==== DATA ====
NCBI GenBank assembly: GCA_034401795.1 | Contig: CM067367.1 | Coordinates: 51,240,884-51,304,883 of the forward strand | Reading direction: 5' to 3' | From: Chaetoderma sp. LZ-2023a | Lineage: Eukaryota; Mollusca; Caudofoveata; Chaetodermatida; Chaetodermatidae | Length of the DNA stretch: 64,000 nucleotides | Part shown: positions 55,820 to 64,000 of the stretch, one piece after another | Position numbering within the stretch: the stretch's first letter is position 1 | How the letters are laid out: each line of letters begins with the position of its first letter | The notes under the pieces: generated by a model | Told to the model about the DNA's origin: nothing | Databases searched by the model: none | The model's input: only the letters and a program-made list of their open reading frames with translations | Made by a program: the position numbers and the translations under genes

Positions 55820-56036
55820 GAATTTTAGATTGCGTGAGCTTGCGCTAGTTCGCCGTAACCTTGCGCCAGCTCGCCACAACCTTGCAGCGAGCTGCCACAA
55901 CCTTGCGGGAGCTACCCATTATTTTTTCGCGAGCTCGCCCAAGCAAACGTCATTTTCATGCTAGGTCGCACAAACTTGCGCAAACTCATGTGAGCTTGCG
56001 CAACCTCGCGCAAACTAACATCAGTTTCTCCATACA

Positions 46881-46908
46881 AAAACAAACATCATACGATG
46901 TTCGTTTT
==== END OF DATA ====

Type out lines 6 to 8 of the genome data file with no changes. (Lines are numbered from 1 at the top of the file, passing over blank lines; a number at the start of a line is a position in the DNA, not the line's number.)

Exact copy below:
Positions 46881-46908
46881 AAAACAAACATCATACGATG
46901 TTCGTTTT